to collaborate and were courageous or lucky enough to save their dignity
      and separate themselves from the madness, there were many more, so many
      countless others, who turned their backs on the remote or nearby
      devastation that was being visited on their fellows, be it in Stalinist
      Russia or Nazi-occupied France or the streets of Jakarta, Indonesia,
      under Suharto or the mountains of Anatolia, Turkey, when the Armenians
      were being annihilated or in a dark cellar in Johannesburg, South Africa,
      or in Buenos Aires where a man walked toward a defenseless woman tied
      naked to a cot holding an electric prod in his left hand.

           My own hand trembles to write this, but I am convinced that it was
      only because of these vast and hushed armies of the silent that such
      violations of our species could be carried out with impunity, only
      because of the shrugged shoulders, the averted eyes, the general apathy,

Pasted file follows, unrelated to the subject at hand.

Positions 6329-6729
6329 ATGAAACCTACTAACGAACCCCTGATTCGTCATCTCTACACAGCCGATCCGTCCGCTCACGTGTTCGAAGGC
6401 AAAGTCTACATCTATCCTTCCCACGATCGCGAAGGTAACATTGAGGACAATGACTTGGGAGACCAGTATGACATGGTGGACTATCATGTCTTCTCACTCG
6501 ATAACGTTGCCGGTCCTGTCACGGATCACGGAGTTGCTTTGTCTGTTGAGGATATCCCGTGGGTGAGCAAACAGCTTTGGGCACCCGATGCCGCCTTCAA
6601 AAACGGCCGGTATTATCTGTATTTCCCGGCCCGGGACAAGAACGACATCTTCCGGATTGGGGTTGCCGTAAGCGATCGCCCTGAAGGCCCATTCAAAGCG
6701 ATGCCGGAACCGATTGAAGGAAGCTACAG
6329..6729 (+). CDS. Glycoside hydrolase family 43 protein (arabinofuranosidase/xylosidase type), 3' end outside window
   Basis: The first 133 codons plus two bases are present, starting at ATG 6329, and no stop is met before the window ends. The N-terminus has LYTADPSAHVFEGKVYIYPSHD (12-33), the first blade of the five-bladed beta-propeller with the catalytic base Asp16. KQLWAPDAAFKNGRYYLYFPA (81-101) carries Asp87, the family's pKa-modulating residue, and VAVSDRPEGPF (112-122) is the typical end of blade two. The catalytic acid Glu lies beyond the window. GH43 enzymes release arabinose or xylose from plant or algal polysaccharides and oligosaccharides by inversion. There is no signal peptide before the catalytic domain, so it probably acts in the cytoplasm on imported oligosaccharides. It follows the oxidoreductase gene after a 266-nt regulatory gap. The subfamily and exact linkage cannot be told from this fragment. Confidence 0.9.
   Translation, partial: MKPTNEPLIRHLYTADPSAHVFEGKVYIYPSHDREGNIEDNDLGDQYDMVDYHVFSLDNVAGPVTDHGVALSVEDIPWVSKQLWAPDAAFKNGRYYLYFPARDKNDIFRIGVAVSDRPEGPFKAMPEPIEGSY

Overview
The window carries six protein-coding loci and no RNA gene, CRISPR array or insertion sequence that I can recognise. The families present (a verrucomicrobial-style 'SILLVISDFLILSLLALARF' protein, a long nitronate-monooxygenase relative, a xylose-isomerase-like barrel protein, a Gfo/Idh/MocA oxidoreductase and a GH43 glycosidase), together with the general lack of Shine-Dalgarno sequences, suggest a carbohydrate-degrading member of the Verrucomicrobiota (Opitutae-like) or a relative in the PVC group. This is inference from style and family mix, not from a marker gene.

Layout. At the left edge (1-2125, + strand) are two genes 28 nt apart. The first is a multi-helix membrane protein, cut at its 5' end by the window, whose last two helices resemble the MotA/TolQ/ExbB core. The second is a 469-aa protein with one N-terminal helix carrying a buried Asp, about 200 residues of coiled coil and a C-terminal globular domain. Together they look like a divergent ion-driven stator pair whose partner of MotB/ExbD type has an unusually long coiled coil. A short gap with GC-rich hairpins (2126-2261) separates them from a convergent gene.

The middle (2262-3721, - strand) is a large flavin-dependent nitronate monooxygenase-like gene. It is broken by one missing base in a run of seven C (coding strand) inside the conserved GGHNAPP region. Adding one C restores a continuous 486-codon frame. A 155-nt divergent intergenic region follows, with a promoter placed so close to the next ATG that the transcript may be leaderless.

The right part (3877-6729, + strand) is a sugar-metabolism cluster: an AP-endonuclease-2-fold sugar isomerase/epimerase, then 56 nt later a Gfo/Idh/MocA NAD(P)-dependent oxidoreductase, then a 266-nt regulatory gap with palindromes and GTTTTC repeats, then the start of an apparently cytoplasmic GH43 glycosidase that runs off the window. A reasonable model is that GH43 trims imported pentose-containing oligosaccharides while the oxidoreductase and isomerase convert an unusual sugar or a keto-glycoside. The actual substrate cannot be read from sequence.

that those events of horror could afterward be forgotten and erased. And

           I ask these questions therefore of the damaged brotherhood we call
      humanity. I ask these questions of myself.

           Where was I on May 8, 1994, when I read that 200,000 Rwandans had
      been killed in the last six weeks? Where was I, who calls myself a
      human-rights activist, two months later, on July 28, 1994, when the toll
      in Rwanda had risen to 1 million men, women and children slaughtered?
      What did I do to stop that genocide?

           Heaven help me: Why did I not care? Bob Kerrey and his men were not
      alone, after all, in the hut of death that night long ago in Thanh Phong.

      Ariel Dorfman Is the Author of "Death and the Maiden." His New Novel Is
      "Blake's Therapy" (Seven Stories)